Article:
Spencer Johnson is an M.D. who has become better known for fixing ailing corporations than healing the sick, first with his 1982 business classic The One Minute Manager (coauthored with psychiatrist Kenneth Blanchard) and then, unforgettably, with Who Moved My Cheese?, a word-of-mouth sensation that eventually remained on the New York Times bestseller list for over two years and has been translated into 11 languages.
Word had slowly built up about Cheese, based on the strength of recommendations from heavy-hitter executives at Procter & Gamble, GE, Hewlett-Packard and others. Businesses, hit by the downshifting economy, began ordering copies by the thousands; by 2000, it was a national bestseller. The book sets up a story about four characters who live in a maze: Hem and Haw, who are little people; and Sniff and Scurry, who are mice.
Johnson, who based the story on the fact that mice rarely go back to the same place to look for cheese and felt that humans might benefit from the example, created the story for himself as a way of helping himself get through a divorce. Urged by former writing partner Blanchard to set the story down in book form, Johnson finally did – and nothing happened, at first. But over two years, the book picked up momentum, not only among companies who were trying to deal with everything from sales downturns to massive layoffs, but among individuals who found the book helped them gain a new perspective on personal situations as well.
Johnson’s forte is to create allegorical stories that present simple, digestible solutions (or paths to solutions) for seemingly huge challenges. The approach is far from immune to criticism from those who complain that Who Moved My Cheese? is simplistic and silly; Johnson doesn’t argue with either barb (though he might prefer "simple" over "simplistic"). His message is that being simpler and sillier makes us better adapters and decision-makers, and all of his books boil down to opening oneself to possibility and better communication. The ideas aren’t revolutionary: As Johnson said in an ABC News chat, “The challenge always for me and for others is to live the story and not just read about it.”
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Barnes & Noble.com interviewed Johnson about why so many people are embracing his cheesy tale.
The trends and buzzwords in business books are changing more rapidly than ever. Yet your simple tale, Who Moved My Cheese?, has had remarkable sales over a long period of time. How do you explain its incredible longevity as a bestseller?
It's amazing. The idea is really practical and valuable to people...plus a lot of it is timing. I know I invented this little story so I could heal myself during a time when I wasn't dealing with change very well. That was in 1978. I didn't write the book until 1998. In fact, I wouldn't ever have written the book if Ken Blanchard hadn't called me about two years ago. He said, "When are you ever going to write Who Moved My Cheese?" I told him, "I'm not sure I'm ever going to write it." I didn't want to get back into the world of number of copies sold, where you are on the bestseller list, size of the advance. When you're younger, all of that stuff seems very exciting, but it doesn't really give you a sense of meaning or purpose.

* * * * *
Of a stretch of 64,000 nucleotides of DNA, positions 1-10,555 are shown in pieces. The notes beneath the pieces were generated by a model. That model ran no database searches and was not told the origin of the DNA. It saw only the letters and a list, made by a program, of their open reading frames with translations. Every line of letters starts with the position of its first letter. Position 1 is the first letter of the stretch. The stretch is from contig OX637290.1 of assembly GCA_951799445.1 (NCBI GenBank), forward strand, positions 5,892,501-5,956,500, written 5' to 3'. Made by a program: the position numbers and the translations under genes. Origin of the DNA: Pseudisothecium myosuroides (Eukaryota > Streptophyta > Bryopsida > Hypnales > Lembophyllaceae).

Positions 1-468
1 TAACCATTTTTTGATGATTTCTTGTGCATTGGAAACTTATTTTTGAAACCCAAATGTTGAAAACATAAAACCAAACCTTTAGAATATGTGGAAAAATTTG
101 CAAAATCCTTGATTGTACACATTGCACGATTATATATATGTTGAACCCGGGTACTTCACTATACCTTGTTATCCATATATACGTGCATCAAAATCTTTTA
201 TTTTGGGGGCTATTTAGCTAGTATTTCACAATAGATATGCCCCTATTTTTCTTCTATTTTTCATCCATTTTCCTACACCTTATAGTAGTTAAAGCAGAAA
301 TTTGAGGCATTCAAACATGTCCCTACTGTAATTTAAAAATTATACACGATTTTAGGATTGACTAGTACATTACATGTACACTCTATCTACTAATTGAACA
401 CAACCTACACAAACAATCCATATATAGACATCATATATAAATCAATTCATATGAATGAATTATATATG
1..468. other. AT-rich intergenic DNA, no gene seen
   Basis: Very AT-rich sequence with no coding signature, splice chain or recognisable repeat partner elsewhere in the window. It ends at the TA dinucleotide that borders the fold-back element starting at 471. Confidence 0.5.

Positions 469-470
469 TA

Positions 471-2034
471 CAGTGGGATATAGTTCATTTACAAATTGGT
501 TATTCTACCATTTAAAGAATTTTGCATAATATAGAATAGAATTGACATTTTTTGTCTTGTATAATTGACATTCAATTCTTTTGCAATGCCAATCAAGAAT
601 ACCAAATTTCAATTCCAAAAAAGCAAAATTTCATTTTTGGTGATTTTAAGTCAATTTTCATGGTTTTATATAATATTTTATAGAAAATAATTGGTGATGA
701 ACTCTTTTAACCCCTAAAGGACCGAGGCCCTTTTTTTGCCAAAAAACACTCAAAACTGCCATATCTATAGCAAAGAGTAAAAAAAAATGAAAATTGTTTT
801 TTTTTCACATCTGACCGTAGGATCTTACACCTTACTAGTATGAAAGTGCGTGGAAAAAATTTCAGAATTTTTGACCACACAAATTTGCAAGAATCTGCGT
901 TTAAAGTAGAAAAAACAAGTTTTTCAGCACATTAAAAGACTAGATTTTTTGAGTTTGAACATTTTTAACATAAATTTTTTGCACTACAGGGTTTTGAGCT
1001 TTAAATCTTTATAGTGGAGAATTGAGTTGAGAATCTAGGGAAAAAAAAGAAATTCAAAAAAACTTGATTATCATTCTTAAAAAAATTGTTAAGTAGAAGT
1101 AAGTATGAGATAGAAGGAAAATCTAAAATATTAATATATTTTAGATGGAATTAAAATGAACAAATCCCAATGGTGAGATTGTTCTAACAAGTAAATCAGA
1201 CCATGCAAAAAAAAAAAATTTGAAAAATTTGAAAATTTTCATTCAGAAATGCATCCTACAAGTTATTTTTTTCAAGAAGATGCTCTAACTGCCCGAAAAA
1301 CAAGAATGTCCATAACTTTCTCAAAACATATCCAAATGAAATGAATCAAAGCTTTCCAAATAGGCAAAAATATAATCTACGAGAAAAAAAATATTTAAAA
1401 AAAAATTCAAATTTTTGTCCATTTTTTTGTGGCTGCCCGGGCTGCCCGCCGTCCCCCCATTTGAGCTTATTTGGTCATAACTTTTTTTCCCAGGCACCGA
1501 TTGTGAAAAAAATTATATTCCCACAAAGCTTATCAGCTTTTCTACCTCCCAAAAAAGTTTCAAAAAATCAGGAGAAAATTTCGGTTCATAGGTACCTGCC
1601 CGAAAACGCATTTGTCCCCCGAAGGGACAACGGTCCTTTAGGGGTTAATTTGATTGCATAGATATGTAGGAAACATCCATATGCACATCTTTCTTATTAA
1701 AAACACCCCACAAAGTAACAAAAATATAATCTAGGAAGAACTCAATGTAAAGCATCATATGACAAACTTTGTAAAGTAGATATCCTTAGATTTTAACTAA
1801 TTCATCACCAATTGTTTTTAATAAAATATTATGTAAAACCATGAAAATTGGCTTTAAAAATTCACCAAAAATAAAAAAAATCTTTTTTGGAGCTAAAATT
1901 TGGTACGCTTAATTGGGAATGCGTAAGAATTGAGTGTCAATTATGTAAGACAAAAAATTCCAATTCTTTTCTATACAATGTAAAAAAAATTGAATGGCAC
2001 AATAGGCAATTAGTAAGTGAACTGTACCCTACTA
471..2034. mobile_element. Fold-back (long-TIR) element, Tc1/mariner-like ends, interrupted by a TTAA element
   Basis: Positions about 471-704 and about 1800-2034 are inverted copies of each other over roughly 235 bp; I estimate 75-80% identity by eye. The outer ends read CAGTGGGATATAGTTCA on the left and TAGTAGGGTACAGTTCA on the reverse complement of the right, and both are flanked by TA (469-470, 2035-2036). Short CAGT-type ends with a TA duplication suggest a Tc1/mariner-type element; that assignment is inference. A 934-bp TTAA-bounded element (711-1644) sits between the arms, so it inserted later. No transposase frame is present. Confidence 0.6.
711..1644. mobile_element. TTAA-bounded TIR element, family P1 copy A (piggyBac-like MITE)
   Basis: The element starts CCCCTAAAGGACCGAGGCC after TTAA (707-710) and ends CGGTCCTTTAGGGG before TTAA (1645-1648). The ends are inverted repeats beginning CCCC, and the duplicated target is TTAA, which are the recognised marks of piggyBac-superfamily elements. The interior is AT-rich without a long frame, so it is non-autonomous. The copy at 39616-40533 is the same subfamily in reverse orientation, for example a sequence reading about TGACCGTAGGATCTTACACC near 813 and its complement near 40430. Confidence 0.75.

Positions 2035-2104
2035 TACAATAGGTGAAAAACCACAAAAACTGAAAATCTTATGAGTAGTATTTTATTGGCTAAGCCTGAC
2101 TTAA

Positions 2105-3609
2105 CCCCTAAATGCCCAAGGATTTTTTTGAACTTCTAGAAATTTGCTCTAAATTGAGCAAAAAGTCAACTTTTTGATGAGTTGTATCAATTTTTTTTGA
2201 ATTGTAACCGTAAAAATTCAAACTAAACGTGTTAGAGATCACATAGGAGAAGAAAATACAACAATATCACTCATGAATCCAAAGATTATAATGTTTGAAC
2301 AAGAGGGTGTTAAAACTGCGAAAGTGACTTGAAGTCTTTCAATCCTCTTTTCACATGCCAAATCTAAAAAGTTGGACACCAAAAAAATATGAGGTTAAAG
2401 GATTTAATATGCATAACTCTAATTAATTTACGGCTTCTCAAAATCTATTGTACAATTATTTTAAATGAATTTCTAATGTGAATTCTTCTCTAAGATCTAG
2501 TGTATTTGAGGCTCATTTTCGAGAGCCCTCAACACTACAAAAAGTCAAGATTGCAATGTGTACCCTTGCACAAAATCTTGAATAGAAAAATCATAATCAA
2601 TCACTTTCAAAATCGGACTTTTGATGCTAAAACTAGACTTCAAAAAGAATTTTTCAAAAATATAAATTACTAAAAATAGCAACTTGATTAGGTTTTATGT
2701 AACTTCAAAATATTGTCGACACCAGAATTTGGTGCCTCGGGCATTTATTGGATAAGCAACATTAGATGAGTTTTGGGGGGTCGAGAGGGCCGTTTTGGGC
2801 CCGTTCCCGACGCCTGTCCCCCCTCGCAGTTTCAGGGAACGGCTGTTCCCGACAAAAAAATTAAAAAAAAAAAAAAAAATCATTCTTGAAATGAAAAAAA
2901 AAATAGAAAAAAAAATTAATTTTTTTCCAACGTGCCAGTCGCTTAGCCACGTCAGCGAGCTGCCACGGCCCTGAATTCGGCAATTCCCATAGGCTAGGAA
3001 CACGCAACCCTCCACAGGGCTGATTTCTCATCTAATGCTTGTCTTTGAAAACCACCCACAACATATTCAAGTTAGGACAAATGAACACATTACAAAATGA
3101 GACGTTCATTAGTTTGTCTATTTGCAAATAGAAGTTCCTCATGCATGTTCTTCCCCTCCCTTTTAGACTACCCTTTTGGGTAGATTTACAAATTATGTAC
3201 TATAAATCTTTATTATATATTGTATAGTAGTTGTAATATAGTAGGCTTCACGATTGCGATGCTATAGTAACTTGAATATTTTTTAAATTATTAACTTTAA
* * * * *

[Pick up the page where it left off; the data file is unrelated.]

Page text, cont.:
Then Ken said, "Do you have any idea how many people this could serve?" He reminded me how many stories we've heard from people over the last 20 years who, after hearing a simple five- or ten-minute oral version of the tale, would say, "That little story helped save my marriage," or "It changed my career," or whatever. So there's something in the simplicity and the nonthreatening nature of the story that people can basically interpret for themselves and get what they want to get out of it. And that seems to be a lot more powerful than reading a book that tells you what the answers are and what you ought to be doing.
Who Moved My Cheese? is a simple parable, and while reading it, you discover some things you've probably been thinking about beforehand. It brings them up in such clear terms. What Ken Blanchard said tapped my interest in using simple, practical truths to reduce stress.
Where did that interest originate?
Good question. I was always interested, since I was a little boy in being a doctor. I grew up in Hollywood, California. A lot of my parents' friends were in the motion picture industry, but I saw their doctor friends as more solid. I admired them; there was a peacefulness in them, a sense of purpose that I liked. So I became very interested in being a surgeon. I went to the Royal College of Surgeons and Harvard Medical School and all the right places to get the most high-powered training. I was educated to sort of distrust the simple as being so simple that it didn't solve problems. It was during those years of looking at all of the complexities of medicine that I began to make a distinction between simplistic, which was not enough, and simple, which was everything it needed to be, but no more. So I really became fascinated with experimenting to see how the simple would work.